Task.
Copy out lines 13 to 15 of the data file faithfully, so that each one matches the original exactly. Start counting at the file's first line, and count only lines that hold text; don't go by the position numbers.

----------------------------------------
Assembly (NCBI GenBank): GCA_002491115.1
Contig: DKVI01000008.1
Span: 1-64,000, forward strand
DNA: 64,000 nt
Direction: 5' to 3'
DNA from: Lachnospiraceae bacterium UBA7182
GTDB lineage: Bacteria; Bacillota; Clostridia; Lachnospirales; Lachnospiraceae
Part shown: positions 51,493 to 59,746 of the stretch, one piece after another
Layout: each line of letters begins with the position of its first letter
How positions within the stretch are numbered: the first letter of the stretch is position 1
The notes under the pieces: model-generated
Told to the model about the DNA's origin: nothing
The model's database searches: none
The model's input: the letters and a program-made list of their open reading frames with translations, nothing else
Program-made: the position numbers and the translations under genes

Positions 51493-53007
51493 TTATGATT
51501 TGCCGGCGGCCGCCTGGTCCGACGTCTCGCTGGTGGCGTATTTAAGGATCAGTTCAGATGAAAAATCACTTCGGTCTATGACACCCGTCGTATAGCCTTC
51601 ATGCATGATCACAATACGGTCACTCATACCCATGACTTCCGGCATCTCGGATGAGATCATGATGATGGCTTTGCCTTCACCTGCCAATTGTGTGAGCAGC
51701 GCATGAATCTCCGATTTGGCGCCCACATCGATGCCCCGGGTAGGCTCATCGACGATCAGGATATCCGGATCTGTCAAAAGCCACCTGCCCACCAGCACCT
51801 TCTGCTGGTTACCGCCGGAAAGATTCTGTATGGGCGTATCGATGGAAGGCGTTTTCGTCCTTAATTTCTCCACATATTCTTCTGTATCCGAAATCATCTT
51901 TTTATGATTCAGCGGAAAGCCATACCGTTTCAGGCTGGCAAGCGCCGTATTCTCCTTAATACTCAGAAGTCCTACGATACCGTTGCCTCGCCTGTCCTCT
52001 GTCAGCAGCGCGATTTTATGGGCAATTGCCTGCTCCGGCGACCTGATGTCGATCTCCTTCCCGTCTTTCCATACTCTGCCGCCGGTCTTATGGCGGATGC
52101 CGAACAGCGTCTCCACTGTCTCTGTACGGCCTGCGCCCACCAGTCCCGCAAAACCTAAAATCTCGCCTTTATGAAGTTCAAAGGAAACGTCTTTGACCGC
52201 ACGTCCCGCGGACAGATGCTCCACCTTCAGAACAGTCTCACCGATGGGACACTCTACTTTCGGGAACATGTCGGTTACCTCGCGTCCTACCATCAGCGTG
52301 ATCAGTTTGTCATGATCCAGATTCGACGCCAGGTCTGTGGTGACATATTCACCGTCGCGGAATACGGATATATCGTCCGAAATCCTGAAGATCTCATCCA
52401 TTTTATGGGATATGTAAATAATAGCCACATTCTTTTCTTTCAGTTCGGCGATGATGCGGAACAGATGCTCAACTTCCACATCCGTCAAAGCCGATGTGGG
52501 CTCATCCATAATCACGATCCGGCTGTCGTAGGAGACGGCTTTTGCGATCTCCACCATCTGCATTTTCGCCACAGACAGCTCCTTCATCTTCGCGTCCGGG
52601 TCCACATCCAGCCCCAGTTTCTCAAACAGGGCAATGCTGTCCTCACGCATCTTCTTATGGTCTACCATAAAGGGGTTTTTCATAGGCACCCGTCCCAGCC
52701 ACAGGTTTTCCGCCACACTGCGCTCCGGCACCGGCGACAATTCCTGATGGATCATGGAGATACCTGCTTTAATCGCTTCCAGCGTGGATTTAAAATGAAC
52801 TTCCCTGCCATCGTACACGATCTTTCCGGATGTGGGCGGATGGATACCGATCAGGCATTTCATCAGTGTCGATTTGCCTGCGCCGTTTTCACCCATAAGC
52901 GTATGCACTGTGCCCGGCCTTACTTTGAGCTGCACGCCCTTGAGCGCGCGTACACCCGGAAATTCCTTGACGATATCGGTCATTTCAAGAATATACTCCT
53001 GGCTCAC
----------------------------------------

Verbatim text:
The model's database searches: none
The model's input: the letters and a program-made list of their open reading frames with translations, nothing else
Program-made: the position numbers and the translations under genes